Okay, the class is all good and done, how do you actually make it come out?
You write a test program to calls upon the object. Refer to TestGUI.java

Shops newShop = new Shops(); newShop.setVisible(true); newShop.setDefaultCloseOperation(JFrame.EXIT_ON_CLOSE); newShop.setTitle("Shops"); newShop.setSize(400,350); newShop.setLocationRelativeTo(null);

Here, I'm creating a new Object from the class Shops, with the name of newShop. You have to setVisible to true, or you can't see it, obviously.

setSize determines the size of the frame.
setLocationRelativeTo determines where the window will pop up. null will center the application.

Remember that you have to create the Shops object in a main method, which in something like this

public static void main(String[] args) { }

You need a main method for the program to run after all. The other classes are pretty much constructed in the same way that I've explained so far.

Finally, catching error exceptions. The code works like this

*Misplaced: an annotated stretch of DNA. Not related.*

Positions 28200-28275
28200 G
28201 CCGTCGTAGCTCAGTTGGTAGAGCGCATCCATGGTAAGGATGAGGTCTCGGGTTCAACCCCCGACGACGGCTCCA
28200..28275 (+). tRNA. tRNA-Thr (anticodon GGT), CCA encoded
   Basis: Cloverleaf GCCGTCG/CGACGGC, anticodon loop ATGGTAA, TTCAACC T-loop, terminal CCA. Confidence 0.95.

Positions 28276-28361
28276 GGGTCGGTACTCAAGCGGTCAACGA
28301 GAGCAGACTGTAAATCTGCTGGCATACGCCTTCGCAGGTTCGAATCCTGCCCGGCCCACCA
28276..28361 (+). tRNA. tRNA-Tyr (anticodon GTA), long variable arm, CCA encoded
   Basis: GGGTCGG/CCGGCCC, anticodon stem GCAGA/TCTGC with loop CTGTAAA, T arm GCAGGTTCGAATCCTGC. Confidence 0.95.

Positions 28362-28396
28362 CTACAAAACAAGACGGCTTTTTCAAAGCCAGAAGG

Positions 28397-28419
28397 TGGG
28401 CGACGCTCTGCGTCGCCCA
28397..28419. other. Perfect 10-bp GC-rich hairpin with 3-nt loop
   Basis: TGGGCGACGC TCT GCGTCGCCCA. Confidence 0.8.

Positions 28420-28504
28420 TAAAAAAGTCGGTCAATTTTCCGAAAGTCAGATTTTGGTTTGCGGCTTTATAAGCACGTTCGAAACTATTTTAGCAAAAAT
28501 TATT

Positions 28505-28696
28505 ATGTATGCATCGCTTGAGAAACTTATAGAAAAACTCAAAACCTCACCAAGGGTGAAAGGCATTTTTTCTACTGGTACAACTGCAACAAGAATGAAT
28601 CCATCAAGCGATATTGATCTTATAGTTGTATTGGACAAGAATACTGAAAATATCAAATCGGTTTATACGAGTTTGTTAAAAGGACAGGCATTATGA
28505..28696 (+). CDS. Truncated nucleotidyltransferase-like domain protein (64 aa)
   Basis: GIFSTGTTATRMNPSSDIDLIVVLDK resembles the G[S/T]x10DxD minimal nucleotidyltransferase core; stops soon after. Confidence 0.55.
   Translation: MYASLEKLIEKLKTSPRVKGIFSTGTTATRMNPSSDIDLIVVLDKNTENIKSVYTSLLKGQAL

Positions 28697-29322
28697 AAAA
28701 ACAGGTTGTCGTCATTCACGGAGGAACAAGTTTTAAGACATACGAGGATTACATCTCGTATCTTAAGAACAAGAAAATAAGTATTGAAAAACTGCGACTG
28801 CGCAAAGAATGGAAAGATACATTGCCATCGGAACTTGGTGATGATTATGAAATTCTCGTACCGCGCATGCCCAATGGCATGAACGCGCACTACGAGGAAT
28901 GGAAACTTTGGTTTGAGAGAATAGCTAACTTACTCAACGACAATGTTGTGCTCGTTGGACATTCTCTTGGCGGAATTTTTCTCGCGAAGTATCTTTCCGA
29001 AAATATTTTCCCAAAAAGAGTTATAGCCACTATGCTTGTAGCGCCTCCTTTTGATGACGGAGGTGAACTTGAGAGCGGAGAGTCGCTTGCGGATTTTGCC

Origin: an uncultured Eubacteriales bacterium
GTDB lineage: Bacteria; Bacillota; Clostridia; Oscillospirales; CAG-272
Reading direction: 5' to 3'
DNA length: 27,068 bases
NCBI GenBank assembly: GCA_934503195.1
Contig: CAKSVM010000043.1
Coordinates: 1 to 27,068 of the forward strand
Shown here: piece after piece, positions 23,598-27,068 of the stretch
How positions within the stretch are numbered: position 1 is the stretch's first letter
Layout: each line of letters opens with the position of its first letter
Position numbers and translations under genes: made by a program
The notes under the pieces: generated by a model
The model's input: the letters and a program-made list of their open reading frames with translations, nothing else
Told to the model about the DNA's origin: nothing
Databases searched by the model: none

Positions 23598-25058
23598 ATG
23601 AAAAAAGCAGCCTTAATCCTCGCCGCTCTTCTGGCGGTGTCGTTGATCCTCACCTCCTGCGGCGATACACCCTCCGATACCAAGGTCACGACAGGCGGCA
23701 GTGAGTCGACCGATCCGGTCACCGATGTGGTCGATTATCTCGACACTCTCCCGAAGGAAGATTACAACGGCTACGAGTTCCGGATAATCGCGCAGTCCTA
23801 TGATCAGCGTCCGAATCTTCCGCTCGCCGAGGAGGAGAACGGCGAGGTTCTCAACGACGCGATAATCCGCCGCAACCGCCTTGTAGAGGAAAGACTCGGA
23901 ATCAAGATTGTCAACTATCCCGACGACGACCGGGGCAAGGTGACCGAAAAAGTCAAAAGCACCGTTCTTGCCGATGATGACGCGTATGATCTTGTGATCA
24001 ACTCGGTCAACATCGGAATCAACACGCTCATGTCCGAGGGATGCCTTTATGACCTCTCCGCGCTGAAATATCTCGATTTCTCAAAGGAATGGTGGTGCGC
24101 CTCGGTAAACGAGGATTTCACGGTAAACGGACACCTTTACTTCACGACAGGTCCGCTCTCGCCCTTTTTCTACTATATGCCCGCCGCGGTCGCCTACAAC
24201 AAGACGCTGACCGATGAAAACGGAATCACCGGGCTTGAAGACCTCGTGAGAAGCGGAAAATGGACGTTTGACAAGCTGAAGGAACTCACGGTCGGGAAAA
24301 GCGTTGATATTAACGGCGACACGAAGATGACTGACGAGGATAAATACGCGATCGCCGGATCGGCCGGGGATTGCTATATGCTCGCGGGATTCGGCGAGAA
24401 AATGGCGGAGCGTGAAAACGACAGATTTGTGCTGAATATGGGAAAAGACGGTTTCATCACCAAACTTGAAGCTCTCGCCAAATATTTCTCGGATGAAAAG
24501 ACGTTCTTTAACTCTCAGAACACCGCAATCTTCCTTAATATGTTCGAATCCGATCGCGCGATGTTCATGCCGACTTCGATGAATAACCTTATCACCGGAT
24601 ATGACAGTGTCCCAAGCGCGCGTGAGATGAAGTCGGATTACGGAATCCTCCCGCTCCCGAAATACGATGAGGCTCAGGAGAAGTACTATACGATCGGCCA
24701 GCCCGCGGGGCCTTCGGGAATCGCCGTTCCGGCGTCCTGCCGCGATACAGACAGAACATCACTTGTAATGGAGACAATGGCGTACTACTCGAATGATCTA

try { 
some function you're working on 
} 
catch(some kind of error) { 
what to display if this error happens 
} 
catch(another kind of error) { 
display something else for another kind of error 
} 
finally { 
do something at the end of everything 
}

This is rather straight forward. Really, just read up on Chapter 9 and I promise you will understand it. Think of it as an if-else statement that captures certain errors. I do not remember the types of errors, but I'm sure it'll be provided in the test.


And this is pretty much it.
If there's a large chunk of stuffs that I didn't cover, that's because I implemented a cache system for each object. That is why I could store the quantity of items, along with the total cost of each shop.

Again, this is something you could understand as I merely used all the things that has been taught from Chapter 1 to 9. As long as you understand 90% of my code, you can score 100 for the test. I swear.

I took my precious time to write this. If anyone of you read this and still failed, I will personally shove my fist up your butthole. Be warned.